Chris Butler | February 3, 2010 9:27 AM
Robert: We went live with our redesign on January 12. You can read all about the process in a blog post I published that morning called How We Redesigned Newfangled.com. As for your question about why the navigation is programmed the way it is, I'm going to let the developer who built it, Dave Mello, answer. From my point of view, the new site is significantly faster than the old one, which makes me happy!

Jason: You raise a good point. I neglected to mention developer code reviews in the QA part of the article. I can only fit so much in, but it is definitely a critical piece of the QA process. Right now, our developers have a code review prior to the site going live with our Lead Software Engineer, who evaluates their work from the perspectives you listed out. We were actually discussing this just the other day, and are going to move to a new model of having developer code reviews every two weeks- on a schedule independent of specific projects- to make it more of a developer department culture thing, rather than just a step in the project process.
Dave Mello | February 4, 2010 9:30 AM
Robert: Thanks for the feedback! In rebuilding the new site, we drastically reduced our use of images *and* tables. The result is a must faster load and rendering time. In the case of the main navigation though, I chose to stick with a simple table/image structure for a couple of reasons.

Since the menu system is dynamic, I wanted to utilize a little bit more control of how the columns appeared if the ordering or placement changed at all, particularly in older browsers. As for using graphics, since the menu actually serves as one of the main visual elements, I wanted it to be as consistent and attractive as possible, particularly in cases where no browser/os induced anti-aliasing was taking place. You are correct in that the same structure could have been built using only CSS, but I made the call to take the minor trade-off in performance to ensure consistent design. We are also using ALT tags in the image itself to avoid any SEO issues.
Chuck | February 4, 2010 5:43 PM
I read something good in another article about website mood boards from WebDesignerDepot - "Words fail miserably when trying to translate design concepts... Visuals communicate things words cannot." It's true. Why try to pitch a visual concept in a written form to get your client to buy into the design you haven't created yet? So mood boards are great at getting to the point faster. But I like how you emphasize that the strategy happens with mood boards and the production happens with the layout iterations after. Most desigers try to do both in layouts and end up redoing their work over and over again. In the WebDesignerDepot article they talk about when clients don't want to pay for mood boards. How do you handle that? Do you breakout the costs and let them choose?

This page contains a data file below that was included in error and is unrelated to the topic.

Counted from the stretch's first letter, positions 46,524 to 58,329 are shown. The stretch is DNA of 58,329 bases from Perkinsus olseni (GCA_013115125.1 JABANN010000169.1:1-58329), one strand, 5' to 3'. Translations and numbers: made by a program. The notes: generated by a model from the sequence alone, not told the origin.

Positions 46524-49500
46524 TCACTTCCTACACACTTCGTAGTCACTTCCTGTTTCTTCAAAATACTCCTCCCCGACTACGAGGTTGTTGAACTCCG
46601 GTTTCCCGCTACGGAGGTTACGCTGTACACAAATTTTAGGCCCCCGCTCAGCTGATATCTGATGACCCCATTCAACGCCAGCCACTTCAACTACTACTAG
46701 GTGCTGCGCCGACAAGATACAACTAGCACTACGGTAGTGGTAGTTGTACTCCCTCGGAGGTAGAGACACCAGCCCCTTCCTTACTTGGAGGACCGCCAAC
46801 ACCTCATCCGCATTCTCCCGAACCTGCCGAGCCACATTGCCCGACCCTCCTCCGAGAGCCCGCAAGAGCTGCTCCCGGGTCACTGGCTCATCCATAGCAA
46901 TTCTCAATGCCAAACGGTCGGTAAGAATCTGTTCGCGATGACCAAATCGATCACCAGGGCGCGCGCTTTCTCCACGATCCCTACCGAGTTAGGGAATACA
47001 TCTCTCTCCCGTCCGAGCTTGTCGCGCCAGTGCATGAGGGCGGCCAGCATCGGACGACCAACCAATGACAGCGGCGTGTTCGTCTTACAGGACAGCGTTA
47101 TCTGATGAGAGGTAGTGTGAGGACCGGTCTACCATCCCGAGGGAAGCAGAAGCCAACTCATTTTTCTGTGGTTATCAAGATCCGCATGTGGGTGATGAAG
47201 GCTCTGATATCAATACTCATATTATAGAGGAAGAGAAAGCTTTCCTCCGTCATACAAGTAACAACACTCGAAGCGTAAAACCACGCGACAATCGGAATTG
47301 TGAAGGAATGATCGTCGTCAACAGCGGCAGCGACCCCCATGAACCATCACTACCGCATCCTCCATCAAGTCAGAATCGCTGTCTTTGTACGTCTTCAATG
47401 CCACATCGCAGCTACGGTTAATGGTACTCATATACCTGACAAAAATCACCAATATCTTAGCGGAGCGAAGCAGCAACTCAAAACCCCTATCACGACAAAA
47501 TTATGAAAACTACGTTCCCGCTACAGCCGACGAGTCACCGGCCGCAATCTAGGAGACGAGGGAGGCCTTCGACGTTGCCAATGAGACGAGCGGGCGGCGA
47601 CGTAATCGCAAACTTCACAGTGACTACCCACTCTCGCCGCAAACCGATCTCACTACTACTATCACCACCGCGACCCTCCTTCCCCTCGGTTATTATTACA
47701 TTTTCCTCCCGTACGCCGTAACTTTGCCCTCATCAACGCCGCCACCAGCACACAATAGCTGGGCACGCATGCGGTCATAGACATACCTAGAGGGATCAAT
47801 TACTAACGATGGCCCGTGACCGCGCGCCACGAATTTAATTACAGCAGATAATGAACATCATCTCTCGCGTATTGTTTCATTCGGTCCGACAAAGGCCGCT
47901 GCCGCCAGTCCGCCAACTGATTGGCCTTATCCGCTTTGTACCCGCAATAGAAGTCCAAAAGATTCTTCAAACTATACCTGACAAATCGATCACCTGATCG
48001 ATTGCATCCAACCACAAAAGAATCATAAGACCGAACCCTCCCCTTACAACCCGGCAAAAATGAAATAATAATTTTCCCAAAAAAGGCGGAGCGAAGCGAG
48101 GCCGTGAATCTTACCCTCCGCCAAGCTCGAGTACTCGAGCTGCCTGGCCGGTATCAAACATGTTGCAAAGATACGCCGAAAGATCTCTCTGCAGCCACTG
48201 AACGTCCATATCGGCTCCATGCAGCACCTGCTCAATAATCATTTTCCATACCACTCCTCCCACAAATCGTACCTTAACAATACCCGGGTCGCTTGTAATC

Chris Butler | February 5, 2010 2:40 PM
Chuck, That's a good article you linked to- thanks. Our process always includes mood boards. We don't break out the price and allow clients to choose a path. The only time we wouldn't do mood boards is if we decided to not include them in the process for some reason- perhaps to keep the scope narrow and work within a lower budget. But in that case, we would have very specific contractual language to keep the scope of the design phase as limited as necessary.
Jessie Nunez | March 27, 2010 2:28 AM
Wow! I skimmed over many of your articles and plan to read them in depth. Great writing and content. By the time I'm done, I'll have a UI degree (of sorts).

I primarily focus on visual design for smaller businesses. These businesses generally don't have large budgets. However, I believe that best practices should be the rule and I ask lots of questions to help my clients think beyond "We need a cool web site with such and such bells and whistles".

I would appreciate any advice on how to implement and maintain good UI principles when the budget is under 10K (way under 10K).

Great work and much continued success to your firm.
Jann Mirchandani | December 20, 2010 4:39 PM
Chris,

Great article. I love seeing the process from a large shop; gives some perspective to what we're doing here; ways to improve and validating what we're getting right. Thanks!
Joel Milne | January 28, 2012 7:03 PM
Interesting idea, I like the concept of a more specific way of profiling users instead of just borrowing the traditional marketing plan approach to forming target profiles.
Adekunle | March 22, 2013 12:59 PM
Wonderful article.! Looks like mood boards breaks down the process into small bites for any design project. Thanks!